You Asked: How Long Should My Openfit Cycling Workout Be?

You Asked: How Long Should My Openfit Cycling Workout Be?

Numerous factors go into finding the best Openfit rides for you, including which trainers motivate you most, whether you favor intensity or endurance, and even which music you want to hear. Along with all that comes another crucial variable: time.

Ride duration is only partially about fitting a workout into your schedule, although that’s important. Openfit Senior Content Manager Melanie Melillo says each timeframe has its own perks and knowing them up-front can be helpful for picking your next ride. Here’s what she suggests you should consider.

Find the ride that works with your schedule and goals with cycling on Openfit. Join here today!

 

Choose a 30-Minute Ride If…

30 minutes -- which cycling ride should I do

For general fitness or weight loss, you don’t necessarily need more than 30 minutes for a ride, especially if you’re strategic about your nutrition and cardio schedule, says Melillo.

“What matters most is that you are setting realistic goals, and that you are allowing yourself to use whatever time it is that you have to work out,” she says.

This length of time is also handy if you’re crunched for time or you want to pair a ride with a strength training, yoga, or recovery session. It’s also a great tactic for trying a new type of ride — since all Openfit rides offer 30-minute versions — or if you’re just getting started with Openfit cycling and you’re trying to build up your endurance gradually.

Another major benefit: Rides of this length often have variations in intensity, similar to doing sprints while you’re running or adding a HIIT session into your strength training. Research suggests that, even for people who are new to cycling, those variations can yield significant benefits in muscle mass and cardiovascular capability.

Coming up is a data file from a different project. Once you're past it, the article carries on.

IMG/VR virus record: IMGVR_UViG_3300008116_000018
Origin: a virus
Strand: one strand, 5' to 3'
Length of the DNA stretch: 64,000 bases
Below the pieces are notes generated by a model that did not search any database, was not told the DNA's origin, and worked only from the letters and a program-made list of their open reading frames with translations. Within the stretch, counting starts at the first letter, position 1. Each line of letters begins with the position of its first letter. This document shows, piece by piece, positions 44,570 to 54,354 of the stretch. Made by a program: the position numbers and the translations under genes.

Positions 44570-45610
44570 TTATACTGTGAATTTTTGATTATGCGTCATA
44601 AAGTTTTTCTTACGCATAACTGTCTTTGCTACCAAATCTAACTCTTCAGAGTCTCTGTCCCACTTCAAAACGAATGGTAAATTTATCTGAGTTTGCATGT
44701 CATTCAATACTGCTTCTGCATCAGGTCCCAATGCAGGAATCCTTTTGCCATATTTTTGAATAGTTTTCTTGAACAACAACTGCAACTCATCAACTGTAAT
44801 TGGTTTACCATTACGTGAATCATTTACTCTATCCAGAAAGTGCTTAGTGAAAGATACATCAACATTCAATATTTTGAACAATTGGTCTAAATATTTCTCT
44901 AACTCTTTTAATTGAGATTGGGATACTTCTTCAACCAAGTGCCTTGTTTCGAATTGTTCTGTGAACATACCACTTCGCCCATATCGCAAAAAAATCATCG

Choose a 45-Minute Ride If…

45 minutes -- which cycling class should I do

A blend of cardio and endurance, the 45-minute ride can be a new level if you’ve been doing 30-minute rides up until now, or if you simply want to challenge yourself a bit more.

That’s crucial for seeing progress in terms of your endurance, says Melillo, because you’re asking your body to adapt to a higher load.

“One of the great things about Openfit cycling is that it offers so much variety, so your body is constantly being challenged and makes changes accordingly,” she adds.

 

Choose a 60-Minute Ride If…

60 minutes -- which cycling class should I do

While a 30-minute or 45-minute ride will often have variations in intensity, an hour-long ride will be more about building endurance, Melillo says.

“If you’re trying to build endurance for a specific event, or you just want to see your endurance improve, then increasing the length of your ride makes sense for that goal,” she notes.

That doesn’t mean you have to choose one or the other — intensity or stamina — because creating a schedule that includes both is ideal, Melillo advises. Of course, recovery needs to play a role, too.

“Our workouts should be about balance,” she says. “It’s not just about pushing hard every time you get on the bike, because you still want your rides to be approachable and enjoyable.”

 

Choose a 10- or 20-Minute Ride If…

10 minutes -- which cycling class should I do

If you’re short on time, does that mean you should skip doing a ride? Not at all. Even if you only have 10 to 20 minutes, you should hop in the saddle, as it will help you feel more energized, healthier, and stronger, says Melillo.

In fact, one study found that just three 20-second cycle sprints — totaling only one minute of exercise — had major fitness benefits when done consistently over 12 weeks. (Sorry, Openfit doesn’t offer one-minute rides!)

“Far too often, we fall into the trap of thinking that if we don’t have a full hour to work out, it won’t be worth it,” Melillo notes. “We want to debunk that myth, because there is power in giving yourself 10 or 15 minutes for your body and mind — it will be valuable in the moment, and in reaching your goals.”